In January 2016, James Slatic’s San Diego medical marijuana business, Med-West Distribution, was raided by a narcotics joint task force that destroyed the entrepreneur’s facility and ability to continue serving an extensive patient list.
While it’s difficult to calculate exactly how much Slatic lost as a result of the government effectively closing his business, San Diego District Attorney Summer Stephan greenlit a $295,463 refund to Slatic on Friday — including $5,484 in interest.
Slatic, who also received over $100,000 of his money back from the government in May when they released family bank accounts that had been frozen in the aftermath of the raid, can now ride into the sunset as an American marijuana folklore legend. Why? Because there aren’t many (relatively) happy endings to asset seizure stories.
During the nearly two-year-long nightmare, Slatic, his family, and his business had their bank accounts frozen and property seized, all under the guise of civil asset forfeiture, a practice that promises to keep the streets clean of “dirty money.”
In May, when Slatic got the first wave of reimbursement via the thawing of accounts including his daughter’s college savings, he had yet to be charged with a crime.
Just two weeks later, former DA Bonnie Dumanis charged Slatic with 15 felonies for allegedly conspiring to process and distribute hash oil nationwide. The serious charges were on the table until about a month ago, when Slatic agreed to a plea deal that amounted to two misdemeanors, which were handed down with a $1,000 fine and one year of informal probation — a far cry from the decades he would have faced if found guilty of the felony charges.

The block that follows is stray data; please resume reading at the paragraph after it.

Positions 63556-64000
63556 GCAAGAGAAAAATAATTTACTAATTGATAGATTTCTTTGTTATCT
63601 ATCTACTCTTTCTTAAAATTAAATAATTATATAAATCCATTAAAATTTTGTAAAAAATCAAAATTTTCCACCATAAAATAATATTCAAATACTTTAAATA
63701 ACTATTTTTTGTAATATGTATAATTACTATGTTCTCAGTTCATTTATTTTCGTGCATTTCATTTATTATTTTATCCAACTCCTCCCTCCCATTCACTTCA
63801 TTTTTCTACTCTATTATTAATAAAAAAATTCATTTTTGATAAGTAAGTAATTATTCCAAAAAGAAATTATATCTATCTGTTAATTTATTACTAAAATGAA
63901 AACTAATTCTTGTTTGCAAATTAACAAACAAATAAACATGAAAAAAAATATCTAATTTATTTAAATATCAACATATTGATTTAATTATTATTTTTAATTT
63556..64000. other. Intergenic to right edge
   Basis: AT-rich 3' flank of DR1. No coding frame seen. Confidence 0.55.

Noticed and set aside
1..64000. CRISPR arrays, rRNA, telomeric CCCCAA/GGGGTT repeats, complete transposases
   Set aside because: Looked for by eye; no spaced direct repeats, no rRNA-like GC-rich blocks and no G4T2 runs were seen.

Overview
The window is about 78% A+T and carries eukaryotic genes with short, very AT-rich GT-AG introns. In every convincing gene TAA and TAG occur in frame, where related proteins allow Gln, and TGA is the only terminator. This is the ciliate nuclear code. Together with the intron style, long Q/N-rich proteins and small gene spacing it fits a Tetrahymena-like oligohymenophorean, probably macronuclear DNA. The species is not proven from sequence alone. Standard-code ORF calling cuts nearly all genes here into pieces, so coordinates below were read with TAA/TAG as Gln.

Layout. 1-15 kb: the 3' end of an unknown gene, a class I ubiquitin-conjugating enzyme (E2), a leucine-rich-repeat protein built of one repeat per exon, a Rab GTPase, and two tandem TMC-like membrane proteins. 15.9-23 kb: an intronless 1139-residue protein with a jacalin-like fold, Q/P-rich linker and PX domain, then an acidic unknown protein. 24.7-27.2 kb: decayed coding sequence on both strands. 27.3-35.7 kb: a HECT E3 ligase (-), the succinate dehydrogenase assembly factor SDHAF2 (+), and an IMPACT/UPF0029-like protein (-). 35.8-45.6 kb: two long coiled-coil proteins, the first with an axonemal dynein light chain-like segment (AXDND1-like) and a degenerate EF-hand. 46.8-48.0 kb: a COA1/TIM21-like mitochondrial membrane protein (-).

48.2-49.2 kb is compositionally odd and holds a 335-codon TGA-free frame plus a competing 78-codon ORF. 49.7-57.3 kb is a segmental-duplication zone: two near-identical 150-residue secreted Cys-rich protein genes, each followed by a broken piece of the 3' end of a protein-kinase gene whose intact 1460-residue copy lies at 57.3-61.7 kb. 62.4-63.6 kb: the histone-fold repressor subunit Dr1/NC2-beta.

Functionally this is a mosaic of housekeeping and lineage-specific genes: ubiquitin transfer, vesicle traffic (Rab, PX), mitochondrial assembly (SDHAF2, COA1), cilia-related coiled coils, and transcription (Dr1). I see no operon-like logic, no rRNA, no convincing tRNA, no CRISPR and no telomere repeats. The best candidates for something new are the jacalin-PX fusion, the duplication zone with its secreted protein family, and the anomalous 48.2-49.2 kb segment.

The larger chunk of money returned to Slatic came as part of a settlement that included his forfeiture of $35,000 of the original amount seized, 10 percent of which would be donated to Community Alliances for Drug Free Youth.
But let’s not overlook what Slatic managed to pull off here. In an era where the marijuana industry generates billions of dollars of cash but is forbidden from using traditional banking solutions specifically established to protect legal businesses like these from theft and other perils of commerce, this capeless cannabis hero managed to essentially open a corporate weed savings account. Not only was his pile of cash practically federally-insured — they surely didn’t let it out of their sight — but Slatic also scored an unheard of 1.9 percent interest return over two years.